Purpose of review
The aim of this study was to discuss the role of glucagon-like peptide-1 (GLP-1) receptor signalling in reducing lung inflammation and potential use for GLP-1 receptor agonists (GLP-1RAs) in management of asthma.
Although GLP-1RA are currently used for the treatment of type 2 diabetes (T2D) and weight loss in obesity, there is much interest in expanding the indications for use in other diseases, including inflammatory pulmonary disease. In animal models of both acute and chronic pulmonary disease, use of GLP-1RA reduces airway inflammation, obstruction and fibrosis. In particular, GLP-1 receptor (GLP-1R) signalling seems to inhibit allergen-induced type 2 inflammation, making it an attractive agent for asthma. Results are especially promising in disease processes with disturbed metabolic regulation, such as T2D or metabolic syndrome. Retrospective clinical studies demonstrate promising evidence for the use of GLP-1RAs in comorbid diabetes and asthma, although prospective human studies are limited.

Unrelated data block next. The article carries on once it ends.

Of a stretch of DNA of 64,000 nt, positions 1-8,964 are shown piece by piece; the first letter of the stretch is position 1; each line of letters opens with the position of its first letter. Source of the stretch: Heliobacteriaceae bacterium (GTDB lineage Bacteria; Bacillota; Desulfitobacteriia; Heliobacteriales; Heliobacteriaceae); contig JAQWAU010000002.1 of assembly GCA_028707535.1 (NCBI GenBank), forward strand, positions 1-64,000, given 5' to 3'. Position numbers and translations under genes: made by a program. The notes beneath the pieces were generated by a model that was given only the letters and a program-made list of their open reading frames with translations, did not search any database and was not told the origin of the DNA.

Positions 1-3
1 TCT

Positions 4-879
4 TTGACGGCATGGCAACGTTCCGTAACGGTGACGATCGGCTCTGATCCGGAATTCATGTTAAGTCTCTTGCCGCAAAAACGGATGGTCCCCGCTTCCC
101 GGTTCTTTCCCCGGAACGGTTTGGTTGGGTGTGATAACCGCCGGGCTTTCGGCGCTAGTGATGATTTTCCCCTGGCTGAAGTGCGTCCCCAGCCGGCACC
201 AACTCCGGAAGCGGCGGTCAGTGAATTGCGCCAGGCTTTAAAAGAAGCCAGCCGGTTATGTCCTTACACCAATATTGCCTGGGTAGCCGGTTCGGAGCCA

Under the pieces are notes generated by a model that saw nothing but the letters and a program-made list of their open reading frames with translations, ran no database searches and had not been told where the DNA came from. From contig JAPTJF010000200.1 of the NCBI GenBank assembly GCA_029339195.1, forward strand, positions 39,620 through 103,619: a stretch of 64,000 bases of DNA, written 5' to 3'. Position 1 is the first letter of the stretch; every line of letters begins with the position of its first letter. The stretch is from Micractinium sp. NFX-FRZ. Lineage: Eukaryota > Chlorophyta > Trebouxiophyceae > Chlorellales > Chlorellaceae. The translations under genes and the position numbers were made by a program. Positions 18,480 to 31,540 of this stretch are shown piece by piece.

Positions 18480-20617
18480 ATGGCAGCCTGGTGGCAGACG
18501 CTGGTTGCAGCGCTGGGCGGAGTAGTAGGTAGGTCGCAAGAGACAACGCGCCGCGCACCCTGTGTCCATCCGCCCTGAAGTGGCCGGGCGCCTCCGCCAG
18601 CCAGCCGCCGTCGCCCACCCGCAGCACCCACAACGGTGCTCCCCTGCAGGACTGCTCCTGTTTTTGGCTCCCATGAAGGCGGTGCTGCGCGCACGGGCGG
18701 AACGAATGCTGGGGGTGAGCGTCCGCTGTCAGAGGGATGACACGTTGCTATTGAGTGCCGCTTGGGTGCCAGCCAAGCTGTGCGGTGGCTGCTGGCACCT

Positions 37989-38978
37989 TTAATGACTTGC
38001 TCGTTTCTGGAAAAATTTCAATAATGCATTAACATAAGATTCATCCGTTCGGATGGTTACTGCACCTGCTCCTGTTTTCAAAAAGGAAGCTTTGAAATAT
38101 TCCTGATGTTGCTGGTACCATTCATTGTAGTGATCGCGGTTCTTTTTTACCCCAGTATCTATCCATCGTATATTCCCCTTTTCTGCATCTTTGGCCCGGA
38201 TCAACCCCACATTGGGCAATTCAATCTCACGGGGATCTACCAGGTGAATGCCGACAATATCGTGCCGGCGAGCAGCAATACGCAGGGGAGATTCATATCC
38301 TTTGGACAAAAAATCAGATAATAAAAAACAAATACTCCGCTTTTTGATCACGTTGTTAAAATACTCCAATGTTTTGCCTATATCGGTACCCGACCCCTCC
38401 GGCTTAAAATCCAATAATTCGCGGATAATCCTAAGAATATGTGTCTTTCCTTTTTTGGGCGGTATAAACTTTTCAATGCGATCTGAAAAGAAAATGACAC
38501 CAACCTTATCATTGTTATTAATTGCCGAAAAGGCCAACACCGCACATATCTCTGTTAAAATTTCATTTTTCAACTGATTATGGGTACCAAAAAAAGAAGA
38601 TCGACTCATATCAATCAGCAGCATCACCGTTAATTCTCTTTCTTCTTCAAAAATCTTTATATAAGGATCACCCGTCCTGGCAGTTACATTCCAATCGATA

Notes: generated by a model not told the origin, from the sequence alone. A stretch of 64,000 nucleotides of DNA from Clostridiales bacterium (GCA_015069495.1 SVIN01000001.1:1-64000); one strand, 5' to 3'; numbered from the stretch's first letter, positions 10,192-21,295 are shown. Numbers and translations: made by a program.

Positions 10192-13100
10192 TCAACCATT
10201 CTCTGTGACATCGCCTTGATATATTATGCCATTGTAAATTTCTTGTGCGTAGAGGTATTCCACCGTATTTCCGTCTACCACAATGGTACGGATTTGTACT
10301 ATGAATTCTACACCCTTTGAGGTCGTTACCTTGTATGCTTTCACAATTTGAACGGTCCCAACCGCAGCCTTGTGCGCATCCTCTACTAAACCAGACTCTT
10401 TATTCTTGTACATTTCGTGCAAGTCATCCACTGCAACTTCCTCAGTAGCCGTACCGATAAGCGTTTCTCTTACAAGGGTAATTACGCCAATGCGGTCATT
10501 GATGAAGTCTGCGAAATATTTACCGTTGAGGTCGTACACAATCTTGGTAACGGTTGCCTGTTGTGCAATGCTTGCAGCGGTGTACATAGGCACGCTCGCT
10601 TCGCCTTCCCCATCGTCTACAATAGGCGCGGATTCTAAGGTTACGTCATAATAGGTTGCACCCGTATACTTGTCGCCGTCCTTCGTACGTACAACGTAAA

Here, we discuss the biology of GLP-1 and GLP-1R signalling, review the preclinical and mechanistic evidence for how GLP-1R signalling may reduce pulmonary inflammation, and summarize recent and upcoming clinical studies. Ultimately, targeting GLP-1R signalling may represent a novel approach for asthma therapy that is glucocorticoid sparing and possibly disease modifying.